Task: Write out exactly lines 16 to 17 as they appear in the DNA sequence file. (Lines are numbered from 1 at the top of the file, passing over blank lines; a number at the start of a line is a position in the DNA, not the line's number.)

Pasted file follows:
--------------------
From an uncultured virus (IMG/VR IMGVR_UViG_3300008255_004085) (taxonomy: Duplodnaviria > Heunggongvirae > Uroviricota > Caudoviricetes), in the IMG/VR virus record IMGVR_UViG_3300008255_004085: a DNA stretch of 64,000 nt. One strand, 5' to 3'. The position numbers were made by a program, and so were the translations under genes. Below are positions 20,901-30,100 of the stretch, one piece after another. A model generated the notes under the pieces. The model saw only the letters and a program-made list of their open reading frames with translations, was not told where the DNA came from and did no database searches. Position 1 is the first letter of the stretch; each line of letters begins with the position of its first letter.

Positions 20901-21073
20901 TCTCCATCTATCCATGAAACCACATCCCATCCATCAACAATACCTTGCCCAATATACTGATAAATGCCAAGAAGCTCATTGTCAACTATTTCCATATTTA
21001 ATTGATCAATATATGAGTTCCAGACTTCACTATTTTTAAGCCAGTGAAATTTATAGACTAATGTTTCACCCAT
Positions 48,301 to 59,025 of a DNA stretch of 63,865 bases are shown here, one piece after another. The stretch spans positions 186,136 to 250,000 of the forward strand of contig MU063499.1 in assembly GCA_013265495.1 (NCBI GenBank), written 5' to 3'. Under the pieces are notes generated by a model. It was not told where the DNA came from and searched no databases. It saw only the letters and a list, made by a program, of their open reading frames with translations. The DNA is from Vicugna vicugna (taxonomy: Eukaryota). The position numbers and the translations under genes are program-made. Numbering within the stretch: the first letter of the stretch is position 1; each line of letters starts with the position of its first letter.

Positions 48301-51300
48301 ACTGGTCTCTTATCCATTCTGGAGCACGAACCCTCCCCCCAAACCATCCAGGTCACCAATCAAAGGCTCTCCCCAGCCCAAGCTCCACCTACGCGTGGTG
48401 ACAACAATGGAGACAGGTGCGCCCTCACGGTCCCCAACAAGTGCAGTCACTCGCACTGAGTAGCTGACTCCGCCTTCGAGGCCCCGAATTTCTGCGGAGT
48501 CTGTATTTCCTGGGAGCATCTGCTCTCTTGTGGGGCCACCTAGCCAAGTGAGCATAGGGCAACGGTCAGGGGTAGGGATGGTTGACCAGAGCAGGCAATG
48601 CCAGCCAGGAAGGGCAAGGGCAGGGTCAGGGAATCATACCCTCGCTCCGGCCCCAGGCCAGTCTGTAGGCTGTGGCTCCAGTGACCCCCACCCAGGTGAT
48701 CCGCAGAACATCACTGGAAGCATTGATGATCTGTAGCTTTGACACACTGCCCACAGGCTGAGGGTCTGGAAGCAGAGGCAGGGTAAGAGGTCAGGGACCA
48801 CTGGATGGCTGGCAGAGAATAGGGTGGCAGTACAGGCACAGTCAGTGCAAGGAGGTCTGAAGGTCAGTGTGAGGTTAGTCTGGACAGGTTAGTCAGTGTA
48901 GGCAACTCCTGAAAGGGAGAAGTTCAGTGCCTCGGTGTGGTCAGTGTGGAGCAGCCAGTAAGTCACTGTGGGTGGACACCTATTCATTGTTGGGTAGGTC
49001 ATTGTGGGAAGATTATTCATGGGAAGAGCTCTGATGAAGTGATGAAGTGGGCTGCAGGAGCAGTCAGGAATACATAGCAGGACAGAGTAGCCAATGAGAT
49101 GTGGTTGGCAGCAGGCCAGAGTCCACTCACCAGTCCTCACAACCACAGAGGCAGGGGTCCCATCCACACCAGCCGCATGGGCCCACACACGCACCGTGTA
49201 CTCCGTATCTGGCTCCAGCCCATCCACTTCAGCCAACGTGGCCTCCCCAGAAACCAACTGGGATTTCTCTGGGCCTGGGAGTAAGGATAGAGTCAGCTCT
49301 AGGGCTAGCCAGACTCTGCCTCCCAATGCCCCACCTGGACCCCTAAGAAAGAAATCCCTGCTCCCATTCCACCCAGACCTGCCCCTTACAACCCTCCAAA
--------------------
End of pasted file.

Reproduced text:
49201 CTCCGTATCTGGCTCCAGCCCATCCACTTCAGCCAACGTGGCCTCCCCAGAAACCAACTGGGATTTCTCTGGGCCTGGGAGTAAGGATAGAGTCAGCTCT
49301 AGGGCTAGCCAGACTCTGCCTCCCAATGCCCCACCTGGACCCCTAAGAAAGAAATCCCTGCTCCCATTCCACCCAGACCTGCCCCTTACAACCCTCCAAA